Q & A with Washington's Allison DePalma
May 5, 2006
The Washington men's and women's rowing teams host the 20th-annual Windermere Cup regatta, Saturday, May 6. Racing begins at 10:20 a.m. on the Montlake Cut. The Huskies are joined by elite competition, including the men's and women's national teams from Russia along with the Central Florida women and Michigan men.
The Windermere Cup is a spectacle unrivaled in collegiate crew. It is among the premier regattas in the sport of rowing with thousands of spectators lining both sides of the course for its entire 2,000-meter length.
Senior Allison DePalma (San Jose, Calif.) rows in Washington's varsity eight crew. She spent a few minutes with GoHuskies.com, talking about the season and describing her thoughts on the upcoming Windermere Cup.
GoHuskies.com: How has the season been going so far?
Allison DePalma: 'In the last two weeks, things have become a lot better. Since Washington State, I think we've gotten a lot faster. We only lost by two seconds to Cal, so that was a huge jump and really a big confidence booster for us. We were up in that race at one point and I think we were surprised.'
GH: 'How do you prepare for the Windermere Cup?
AD: 'It's so much fun. (Head Coach) Eleanor (McElvaine) is getting us prepared for all of the noise and then hard practices. We have some really hard practices and have been really nailing our race pace and rhythm. Windermere is a good rehearsal for Pac-10s because it will so close and so exciting.'
GH: Do you enjoy facing stiff, unfamiliar competition at the Windermere Cup?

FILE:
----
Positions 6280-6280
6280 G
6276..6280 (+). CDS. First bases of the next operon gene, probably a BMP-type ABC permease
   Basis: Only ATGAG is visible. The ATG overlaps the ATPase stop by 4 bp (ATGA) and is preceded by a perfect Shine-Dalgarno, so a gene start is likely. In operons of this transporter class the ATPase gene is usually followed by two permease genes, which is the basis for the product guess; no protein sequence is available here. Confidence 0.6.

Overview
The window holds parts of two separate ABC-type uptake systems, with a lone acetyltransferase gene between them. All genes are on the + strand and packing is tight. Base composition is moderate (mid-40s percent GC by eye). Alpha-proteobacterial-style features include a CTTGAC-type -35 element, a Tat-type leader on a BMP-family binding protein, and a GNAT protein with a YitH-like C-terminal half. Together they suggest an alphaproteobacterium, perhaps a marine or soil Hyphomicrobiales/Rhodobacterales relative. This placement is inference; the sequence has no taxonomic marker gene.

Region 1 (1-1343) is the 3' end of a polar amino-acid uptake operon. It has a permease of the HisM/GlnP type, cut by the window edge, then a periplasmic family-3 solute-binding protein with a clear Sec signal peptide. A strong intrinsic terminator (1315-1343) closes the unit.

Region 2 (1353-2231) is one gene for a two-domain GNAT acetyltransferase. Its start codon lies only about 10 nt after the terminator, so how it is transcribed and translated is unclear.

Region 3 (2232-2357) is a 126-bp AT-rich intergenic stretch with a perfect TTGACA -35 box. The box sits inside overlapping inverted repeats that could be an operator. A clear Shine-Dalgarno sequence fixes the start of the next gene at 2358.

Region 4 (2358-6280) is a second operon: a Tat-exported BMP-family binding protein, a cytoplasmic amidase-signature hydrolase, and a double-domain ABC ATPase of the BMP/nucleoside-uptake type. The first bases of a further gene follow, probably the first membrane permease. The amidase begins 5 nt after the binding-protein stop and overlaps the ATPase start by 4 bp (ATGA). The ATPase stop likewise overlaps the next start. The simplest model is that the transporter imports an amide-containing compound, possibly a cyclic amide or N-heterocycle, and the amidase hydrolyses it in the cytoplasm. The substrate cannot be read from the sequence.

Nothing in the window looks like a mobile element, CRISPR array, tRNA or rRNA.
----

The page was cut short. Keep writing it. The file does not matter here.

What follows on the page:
AD: 'I love it. Having different languages being yelled and different styles of rowing and different people you meet, I think it's great. It really adds to the diversity of the sport.'
GH: How do you prepare for an opponent that you know nothing about?
AD: 'The very same way. They're just a different group of girls from a little farther away. For us, being a younger crew, getting distracted by outside things really affects us. So we have to keep our focus on the coxswain and let the coxswain be our eyes. We row so much better when we're not thinking about 100 different things going on outside the boat.'
GH: What do you remember about the first Windermere Cup you raced in?
AD: 'There was lot of looking around because we were tiny little novices who had never done it before. It was so loud and the varsity boat seems so big to us little freshmen. It's such a great experience. My mom brings the cowbell. Every race, the lady with the cowbell, that's my mom. It was hard just trying to think straight.'
GH: Does the excessive noise disrupt your rhythm when you're entering the cut?
AD: 'It is a little tough because you're listening so keenly for the coxswain to tell you the steps. She'll bang on the side of the boat so we can feel it because there's fog horns and the band and people screaming.'
GH: How important is it for you to win Windermere Cup?
AD: 'I don't know how important it is for us to win as it is for us to row really well. I don't think we've peaked yet and we shouldn't peak until Pac-10s. So I think it's important that we have a good race and that we get faster and more confident, whether we win or not.'
GH: Did you know about Windermere Cup before coming to UW?
AD: 'I had never seen it before. My high school club just started coming to it, but not then. I had no idea what Windermere was.'
GH: What are you plans once your time at UW is over?
AD: 'I'm going to keep rowing and try to get back on the national team. I'm probably going to stay here in Seattle over the summer and then next year I'm going to paramedics' school at North Seattle Community College. Besides that I'm just going to keep rowing.'
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